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Cherchez la Femme or at least 30% of « Cyber-Criminals » are women – Report

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Women in cybercrime are more common than you think. The Infosecurity world moves at a glacial pace toward gender equity. A new study into gender and cybercrime has found that the criminal underground may be more accepting of women than the wider industry.

 

According to a recently published Trend Micro’s study, at least 30% – if not more – of cybercriminal forum users are women.

 

Trend Micro’s report, The Gender-equal Cybercriminal Underground, reveals how the company analyzed posts from a range of both English- and Russian-speaking hacker forums, and compared the data to more legitimate online communities.

 

The numbers show an impressive gap between legal and illegal communities. The researchers analyzed five English-speaking cybercrime forums: Sinister, Cracked, Breached, Hack Forums, and (now defunct) Raidforum. And they also inspected five Russian-language sites: XSS, Exploit, Vavilon, BHF, and WWH-Club. Users on these forums are largely anonymous.

 

Particularly, Trend Micro analyzed posts and traffic on these forums and found that, for English-speaking sites, some 40% of users appear to be women, and 42.6% of Russian cybercrime forum users were women, or at least write like them.

 

One forum, Sinister, had the highest number of female posters, at 61%. This is in stark contrast to the aboveboard forums.

 

« When compared to Stack Overflow, a developer and programming forum, only 12% of visitors were female, » Trend Micro’s experts revealed

 

The research also tracked the ages of the women visiting these forums, with the largest age group in the 25–34 bracket on both English- and Russian-speaking sites.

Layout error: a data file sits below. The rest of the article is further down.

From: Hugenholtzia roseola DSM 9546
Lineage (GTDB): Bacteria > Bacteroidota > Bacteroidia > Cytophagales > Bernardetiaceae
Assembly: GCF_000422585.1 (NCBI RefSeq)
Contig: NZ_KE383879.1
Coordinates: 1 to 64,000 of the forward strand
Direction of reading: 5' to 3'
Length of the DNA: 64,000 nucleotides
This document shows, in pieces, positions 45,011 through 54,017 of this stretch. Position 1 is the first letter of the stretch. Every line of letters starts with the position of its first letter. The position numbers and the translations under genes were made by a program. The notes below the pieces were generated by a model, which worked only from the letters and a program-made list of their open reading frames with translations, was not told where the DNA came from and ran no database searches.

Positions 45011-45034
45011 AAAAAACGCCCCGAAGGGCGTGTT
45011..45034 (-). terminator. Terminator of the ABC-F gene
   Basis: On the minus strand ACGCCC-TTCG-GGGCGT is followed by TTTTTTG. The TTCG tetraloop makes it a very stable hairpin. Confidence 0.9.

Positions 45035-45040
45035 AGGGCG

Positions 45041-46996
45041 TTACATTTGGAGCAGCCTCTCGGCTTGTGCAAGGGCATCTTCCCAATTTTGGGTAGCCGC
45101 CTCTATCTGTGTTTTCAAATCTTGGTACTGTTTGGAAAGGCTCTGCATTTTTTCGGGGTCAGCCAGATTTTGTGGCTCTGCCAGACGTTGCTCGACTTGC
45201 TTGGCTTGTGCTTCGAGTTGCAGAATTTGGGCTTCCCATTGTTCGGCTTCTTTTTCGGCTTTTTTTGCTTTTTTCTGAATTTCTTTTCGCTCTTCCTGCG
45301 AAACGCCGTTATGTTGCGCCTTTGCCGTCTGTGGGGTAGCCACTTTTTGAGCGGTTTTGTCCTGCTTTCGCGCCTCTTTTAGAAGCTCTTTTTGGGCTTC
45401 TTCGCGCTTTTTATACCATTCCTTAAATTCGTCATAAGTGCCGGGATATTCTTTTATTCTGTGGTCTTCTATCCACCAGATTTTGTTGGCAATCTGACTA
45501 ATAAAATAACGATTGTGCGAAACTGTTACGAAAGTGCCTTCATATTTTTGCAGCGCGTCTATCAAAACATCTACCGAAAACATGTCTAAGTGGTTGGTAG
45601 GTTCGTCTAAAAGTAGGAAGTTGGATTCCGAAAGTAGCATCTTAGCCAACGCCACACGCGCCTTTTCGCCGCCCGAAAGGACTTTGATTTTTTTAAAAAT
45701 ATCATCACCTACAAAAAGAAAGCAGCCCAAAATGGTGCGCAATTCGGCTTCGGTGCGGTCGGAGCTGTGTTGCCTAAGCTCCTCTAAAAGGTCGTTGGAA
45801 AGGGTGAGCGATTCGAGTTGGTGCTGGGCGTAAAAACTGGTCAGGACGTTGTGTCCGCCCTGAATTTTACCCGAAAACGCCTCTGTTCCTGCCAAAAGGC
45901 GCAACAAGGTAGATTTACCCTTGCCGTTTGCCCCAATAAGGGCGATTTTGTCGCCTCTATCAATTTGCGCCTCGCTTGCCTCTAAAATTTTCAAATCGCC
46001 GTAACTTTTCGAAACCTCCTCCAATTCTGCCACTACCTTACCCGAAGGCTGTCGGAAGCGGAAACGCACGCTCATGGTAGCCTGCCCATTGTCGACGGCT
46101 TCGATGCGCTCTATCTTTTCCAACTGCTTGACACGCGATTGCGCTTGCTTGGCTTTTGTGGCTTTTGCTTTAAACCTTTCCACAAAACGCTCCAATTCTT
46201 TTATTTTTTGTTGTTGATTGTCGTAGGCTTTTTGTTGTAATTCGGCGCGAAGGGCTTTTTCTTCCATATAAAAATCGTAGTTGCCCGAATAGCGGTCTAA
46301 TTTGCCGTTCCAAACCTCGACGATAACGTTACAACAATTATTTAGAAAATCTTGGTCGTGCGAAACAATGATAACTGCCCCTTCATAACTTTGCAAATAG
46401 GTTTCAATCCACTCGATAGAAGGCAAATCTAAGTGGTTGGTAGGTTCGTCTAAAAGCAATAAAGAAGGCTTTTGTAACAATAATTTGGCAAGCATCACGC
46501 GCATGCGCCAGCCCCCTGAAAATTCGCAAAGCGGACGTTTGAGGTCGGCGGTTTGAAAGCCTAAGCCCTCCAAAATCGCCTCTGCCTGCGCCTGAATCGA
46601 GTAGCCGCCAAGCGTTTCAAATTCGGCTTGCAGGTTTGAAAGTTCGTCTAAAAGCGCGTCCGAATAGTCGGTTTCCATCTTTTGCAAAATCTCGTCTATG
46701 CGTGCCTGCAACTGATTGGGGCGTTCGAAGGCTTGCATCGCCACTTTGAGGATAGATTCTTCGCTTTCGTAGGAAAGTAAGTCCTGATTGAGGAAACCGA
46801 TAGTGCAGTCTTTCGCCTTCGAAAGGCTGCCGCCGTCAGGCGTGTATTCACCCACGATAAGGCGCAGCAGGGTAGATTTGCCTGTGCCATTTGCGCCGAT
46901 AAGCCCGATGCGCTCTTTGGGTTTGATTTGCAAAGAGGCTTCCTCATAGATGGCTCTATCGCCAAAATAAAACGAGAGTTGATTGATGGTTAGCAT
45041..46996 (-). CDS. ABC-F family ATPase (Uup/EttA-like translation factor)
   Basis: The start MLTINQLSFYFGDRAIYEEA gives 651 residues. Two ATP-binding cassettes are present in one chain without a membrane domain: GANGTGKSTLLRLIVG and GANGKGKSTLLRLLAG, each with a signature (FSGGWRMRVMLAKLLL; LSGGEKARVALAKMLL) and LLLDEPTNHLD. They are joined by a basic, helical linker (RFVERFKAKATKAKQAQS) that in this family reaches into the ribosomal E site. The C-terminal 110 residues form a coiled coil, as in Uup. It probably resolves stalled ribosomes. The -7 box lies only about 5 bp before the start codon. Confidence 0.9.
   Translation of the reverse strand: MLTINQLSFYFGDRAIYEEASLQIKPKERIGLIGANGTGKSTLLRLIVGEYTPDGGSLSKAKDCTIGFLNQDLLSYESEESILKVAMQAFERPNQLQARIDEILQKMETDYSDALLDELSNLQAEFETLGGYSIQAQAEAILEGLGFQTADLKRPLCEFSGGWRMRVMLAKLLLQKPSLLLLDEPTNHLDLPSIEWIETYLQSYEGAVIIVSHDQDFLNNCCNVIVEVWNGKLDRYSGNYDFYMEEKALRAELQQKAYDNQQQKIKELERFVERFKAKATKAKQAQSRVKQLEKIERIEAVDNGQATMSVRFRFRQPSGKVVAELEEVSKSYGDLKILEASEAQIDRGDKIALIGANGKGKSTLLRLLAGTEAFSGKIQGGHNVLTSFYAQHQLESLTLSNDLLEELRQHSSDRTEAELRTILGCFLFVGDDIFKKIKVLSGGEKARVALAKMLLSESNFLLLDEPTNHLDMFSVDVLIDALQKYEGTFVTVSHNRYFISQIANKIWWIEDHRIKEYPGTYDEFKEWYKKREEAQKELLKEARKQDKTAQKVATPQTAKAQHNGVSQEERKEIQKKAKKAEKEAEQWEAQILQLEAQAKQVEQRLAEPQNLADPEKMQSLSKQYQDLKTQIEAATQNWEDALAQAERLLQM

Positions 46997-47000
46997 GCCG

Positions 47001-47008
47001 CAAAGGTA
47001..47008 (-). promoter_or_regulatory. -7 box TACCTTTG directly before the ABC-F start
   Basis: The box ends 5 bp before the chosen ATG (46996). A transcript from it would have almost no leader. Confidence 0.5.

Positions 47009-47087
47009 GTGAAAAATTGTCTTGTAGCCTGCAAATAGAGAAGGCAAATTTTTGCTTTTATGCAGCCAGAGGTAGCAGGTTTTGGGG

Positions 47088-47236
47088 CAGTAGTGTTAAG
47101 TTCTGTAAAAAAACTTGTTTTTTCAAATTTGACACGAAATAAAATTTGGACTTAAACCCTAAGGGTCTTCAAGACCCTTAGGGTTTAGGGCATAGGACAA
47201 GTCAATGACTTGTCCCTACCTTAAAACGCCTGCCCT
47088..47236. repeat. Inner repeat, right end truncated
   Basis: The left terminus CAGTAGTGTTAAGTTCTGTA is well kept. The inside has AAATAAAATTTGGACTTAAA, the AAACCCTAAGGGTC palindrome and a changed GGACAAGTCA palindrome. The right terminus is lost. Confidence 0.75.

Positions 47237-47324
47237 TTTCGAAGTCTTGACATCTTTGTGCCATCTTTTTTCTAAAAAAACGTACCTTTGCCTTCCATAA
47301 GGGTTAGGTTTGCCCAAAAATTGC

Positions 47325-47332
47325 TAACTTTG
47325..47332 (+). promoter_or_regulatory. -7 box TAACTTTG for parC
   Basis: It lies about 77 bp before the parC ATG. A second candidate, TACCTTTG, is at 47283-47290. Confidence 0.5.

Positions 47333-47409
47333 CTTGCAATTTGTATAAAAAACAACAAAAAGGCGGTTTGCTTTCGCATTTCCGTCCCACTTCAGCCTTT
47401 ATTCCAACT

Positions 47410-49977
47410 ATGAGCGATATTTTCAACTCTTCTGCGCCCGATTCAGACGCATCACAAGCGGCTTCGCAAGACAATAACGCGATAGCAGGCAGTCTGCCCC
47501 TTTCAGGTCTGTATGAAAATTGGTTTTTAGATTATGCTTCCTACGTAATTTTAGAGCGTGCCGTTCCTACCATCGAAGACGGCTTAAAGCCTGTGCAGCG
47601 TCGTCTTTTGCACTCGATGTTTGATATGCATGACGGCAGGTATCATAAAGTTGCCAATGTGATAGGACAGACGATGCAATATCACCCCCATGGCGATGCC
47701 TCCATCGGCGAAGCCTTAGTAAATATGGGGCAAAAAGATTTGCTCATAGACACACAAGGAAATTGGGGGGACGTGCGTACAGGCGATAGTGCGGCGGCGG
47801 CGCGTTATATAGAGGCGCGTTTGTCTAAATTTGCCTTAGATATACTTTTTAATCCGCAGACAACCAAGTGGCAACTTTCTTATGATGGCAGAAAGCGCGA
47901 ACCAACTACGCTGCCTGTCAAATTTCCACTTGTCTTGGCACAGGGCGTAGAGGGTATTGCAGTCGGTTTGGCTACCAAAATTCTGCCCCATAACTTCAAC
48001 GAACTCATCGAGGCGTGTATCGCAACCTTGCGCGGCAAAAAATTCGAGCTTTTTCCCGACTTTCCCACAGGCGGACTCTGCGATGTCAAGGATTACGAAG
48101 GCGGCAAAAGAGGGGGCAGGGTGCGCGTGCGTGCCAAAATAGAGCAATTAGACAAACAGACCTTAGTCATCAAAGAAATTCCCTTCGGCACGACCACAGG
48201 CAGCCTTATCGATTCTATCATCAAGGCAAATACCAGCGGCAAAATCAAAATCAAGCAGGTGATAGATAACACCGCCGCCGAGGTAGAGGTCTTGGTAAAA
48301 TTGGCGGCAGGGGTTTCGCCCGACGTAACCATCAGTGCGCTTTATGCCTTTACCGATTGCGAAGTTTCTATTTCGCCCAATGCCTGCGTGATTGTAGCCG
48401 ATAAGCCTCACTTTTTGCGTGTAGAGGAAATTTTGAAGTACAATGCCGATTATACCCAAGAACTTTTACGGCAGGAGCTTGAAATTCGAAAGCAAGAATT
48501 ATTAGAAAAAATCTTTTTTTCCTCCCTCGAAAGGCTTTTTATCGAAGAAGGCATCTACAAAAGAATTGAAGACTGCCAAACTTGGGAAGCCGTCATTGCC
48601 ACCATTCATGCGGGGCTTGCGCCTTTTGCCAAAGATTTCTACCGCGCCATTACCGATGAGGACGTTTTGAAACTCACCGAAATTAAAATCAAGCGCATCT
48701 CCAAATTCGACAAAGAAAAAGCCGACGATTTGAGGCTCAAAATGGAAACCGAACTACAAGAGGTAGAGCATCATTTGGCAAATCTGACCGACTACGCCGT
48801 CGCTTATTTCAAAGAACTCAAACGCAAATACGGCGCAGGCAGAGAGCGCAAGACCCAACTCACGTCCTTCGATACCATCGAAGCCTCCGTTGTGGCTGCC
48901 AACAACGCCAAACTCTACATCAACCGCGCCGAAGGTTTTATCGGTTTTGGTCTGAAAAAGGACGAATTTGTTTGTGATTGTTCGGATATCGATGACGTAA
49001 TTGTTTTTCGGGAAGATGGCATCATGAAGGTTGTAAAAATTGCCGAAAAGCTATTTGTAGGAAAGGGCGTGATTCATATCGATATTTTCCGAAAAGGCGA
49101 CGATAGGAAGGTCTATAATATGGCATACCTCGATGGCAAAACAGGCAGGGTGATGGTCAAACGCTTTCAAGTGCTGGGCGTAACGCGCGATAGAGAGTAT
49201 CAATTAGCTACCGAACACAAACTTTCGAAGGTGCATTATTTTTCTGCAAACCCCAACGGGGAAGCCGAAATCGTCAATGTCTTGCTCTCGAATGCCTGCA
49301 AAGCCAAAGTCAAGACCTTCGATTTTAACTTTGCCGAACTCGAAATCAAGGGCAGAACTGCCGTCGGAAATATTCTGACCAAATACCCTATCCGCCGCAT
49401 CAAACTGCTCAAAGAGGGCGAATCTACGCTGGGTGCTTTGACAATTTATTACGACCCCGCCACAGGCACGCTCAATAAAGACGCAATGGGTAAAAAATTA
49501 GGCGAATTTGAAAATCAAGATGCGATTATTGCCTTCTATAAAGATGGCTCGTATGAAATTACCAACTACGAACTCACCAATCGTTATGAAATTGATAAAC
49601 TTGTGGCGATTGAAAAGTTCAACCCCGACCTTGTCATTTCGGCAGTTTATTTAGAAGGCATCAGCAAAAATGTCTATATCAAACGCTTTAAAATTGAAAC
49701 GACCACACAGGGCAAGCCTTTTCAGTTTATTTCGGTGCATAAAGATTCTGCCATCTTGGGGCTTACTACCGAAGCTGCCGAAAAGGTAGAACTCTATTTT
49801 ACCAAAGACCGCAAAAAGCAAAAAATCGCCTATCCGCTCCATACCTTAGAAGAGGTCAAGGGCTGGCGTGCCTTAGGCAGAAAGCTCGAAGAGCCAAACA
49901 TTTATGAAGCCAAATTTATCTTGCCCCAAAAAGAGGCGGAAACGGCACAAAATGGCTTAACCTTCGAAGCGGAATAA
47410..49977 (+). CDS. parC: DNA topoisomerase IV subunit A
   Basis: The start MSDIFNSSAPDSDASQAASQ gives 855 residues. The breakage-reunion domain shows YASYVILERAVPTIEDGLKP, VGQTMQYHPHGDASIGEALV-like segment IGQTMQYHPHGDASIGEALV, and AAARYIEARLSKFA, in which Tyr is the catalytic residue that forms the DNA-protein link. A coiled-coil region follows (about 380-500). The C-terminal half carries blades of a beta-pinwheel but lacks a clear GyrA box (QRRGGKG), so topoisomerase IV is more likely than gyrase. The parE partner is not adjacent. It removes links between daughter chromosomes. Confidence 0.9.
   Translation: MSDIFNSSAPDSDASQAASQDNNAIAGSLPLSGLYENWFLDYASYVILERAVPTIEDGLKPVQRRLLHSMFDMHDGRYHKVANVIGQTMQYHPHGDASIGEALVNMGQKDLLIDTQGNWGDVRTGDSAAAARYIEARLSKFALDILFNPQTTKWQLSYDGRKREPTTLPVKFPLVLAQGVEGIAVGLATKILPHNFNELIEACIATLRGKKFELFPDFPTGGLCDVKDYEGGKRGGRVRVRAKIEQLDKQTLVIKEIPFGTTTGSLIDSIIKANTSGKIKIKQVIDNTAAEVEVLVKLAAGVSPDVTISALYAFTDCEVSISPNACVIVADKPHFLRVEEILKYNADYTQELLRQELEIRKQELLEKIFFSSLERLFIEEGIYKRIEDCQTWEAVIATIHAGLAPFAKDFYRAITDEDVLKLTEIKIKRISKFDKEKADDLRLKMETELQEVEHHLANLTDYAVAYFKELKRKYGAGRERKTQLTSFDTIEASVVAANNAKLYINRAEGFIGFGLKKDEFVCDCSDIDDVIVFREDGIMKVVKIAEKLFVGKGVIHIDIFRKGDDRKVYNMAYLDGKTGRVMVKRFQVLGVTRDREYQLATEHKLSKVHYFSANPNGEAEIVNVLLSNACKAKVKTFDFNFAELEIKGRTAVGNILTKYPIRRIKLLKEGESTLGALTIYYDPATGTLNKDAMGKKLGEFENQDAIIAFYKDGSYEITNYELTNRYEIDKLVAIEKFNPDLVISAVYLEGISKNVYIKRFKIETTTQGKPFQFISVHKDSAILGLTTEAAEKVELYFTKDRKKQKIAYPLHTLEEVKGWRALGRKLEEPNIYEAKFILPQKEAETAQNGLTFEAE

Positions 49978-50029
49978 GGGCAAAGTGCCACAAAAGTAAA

This data was compiled using Semrush, a machine-learning tool that can compare census data and information from social media to analyze content to identify gender online. Trend Micro does admit the process may be a little ropey, however.

 

“While the exact methodology used is proprietary,” the report says, “the company claims to draw on data from web traffic of over 200 million real internet users in 190 countries.”

 

The trend also used another machine-learning tool, Gender Analyzer V5, which can supposedly analyze text to uncover the gender of the writer. Here, the stats skew a little lower, with around 30% of posters suggested to be women.

 

The report also looks at some criminal areas where women are specifically sought after. Many hacking groups look for women to work in call centers “supporting” fake software, or to take part in romance scams where voice and video communication is called for to sell the con. They’re also often hired as mules to move money around.

 

Otherwise, though, Trend Micro has found the cybercriminal community to be largely merit-based. Skills matter, not gender, though in some communities, there remains some level of distrust towards women — but by and large, it’s not an issue.

 

Based on this, Trend Micro has one important advice for researchers and investigators: don’t assume that the person you are looking into is a male. Referring to threat actors using male pronouns as default introduces an element of gender bias, which could blind investigators.

 

“It is generally accepted that most cyber criminals are likely male. However, gender bias — whether explicit or implicit — can severely undermine a criminal investigation,” the report concludes.

 

“It is our recommendation for all investigators to avoid assumptions of male personas while carrying out their work (such as referring to a suspect as “he” or “his”) as this creates an inherent bias as they progress their case. We suggest instead to use “they,” which will not only cover any gender involved, but also force investigators to factor in that more than one person may be behind a single nickname under investigation.”

 

Source: Trendmicro.com

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